220V wall socket, it'll probably blow the fuse even if nothing is
    connected to the other side. But that's not asymmetry. It just means
    that the transformer wasn't meant to be used like that. If it was, it
    would have more turns on the 220V side (and a correspondingly larger
    number of turns on the 12kV side to maintain the ratio) so that the
    now greater inductance would draw less current while magnetizing the
    core.

    So it's not the transformer itself that is asymmetrical in behaviour,
    but rather the requirements placed on the windings, depending on
    whether you use them as primary or secondary. A primary winding
    shouldn't draw much current when unloaded, and for a secondary, fewer
    turns is probably an advantage since it gives lower impedance so the
    voltage won't drop as much under load.

    Does that make sense, or am I still wrong?


    ** You are still wrong.

    When I say transformers are essentially symmetrical - I mean they CAN be
    used in both the normal and reverse directions.

    Why not simply post a REAL question - ie one where YOU are not posing mad
    theories and making up false examples.

    Eh ????


    ...... Phil
     
  10. Guest

    Why not simply post a REAL question  - ie one where YOU are not posing mad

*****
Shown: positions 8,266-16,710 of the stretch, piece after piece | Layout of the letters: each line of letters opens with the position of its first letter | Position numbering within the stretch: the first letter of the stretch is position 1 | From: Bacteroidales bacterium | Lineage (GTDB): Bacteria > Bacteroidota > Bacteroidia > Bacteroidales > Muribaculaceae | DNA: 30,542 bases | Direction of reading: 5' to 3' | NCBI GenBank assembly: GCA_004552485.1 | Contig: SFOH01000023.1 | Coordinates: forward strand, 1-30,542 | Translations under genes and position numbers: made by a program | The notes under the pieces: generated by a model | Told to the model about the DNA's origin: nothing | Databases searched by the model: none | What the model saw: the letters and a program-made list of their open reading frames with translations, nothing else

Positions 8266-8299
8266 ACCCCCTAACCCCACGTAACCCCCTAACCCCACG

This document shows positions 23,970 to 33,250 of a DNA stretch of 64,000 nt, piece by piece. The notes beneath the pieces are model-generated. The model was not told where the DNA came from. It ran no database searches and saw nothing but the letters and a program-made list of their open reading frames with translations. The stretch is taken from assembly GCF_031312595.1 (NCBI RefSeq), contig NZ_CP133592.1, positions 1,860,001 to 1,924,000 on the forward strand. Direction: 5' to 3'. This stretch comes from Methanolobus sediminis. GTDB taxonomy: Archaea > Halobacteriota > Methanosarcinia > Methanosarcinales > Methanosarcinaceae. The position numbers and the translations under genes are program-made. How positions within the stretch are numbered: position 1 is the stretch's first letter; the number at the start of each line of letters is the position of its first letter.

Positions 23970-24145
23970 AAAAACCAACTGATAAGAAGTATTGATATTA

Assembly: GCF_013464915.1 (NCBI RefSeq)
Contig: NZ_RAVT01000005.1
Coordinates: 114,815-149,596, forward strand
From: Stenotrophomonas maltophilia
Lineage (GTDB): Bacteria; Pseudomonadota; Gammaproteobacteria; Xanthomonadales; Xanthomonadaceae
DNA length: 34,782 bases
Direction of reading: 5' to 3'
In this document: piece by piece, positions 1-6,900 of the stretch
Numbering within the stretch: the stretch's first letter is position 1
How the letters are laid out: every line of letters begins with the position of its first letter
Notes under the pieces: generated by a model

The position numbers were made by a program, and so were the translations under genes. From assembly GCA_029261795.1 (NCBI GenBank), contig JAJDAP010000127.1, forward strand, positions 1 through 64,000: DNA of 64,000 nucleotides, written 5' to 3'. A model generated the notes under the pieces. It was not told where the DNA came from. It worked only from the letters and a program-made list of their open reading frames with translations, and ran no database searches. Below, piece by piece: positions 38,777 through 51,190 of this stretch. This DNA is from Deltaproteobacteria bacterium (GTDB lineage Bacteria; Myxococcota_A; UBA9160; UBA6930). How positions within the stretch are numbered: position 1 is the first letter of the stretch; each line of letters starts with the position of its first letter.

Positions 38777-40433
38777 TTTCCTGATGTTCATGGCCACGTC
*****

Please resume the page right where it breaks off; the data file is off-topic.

I'm sorry. I didn't mean to upset anyone. This is a real question to
    me since I need a high-voltage step-up transformer for an RF amplifier
    and was planning to use a power distribution transformer backwards,
    but it's expensive so I wanted to make sure it will do what I want
    before I buy one. Again, sorry I'm being a pain. I won't ask any
    more dumb questions. Robert
     
  11. Phil Allison

    Phil Allison Guest

    <
    I'm sorry. I didn't mean to upset anyone.


    ** Not upset, but you were going no-where with your absurd Q.


    This is a real question to
    me since I need a high-voltage step-up transformer for an RF amplifier
    and was planning to use a power distribution transformer backwards,
    but it's expensive so I wanted to make sure it will do what I want
    before I buy one. Again, sorry I'm being a pain. I won't ask any
    more dumb questions.


    ** If you had just posted that simple Q right off - with a link to the
    tranny you are looking at - you would have very likely had your answer
    long ago.





    ...... Phil
     
  12. Guest

    Trying again with a "simple" question :)
    Here's a link to pictures and some info about a transformer:
    http://cgi.ebay.com/ws/eBayISAPI.dll?ViewItem&ssPageName=STRK:MEWAX:IT&item=400028867104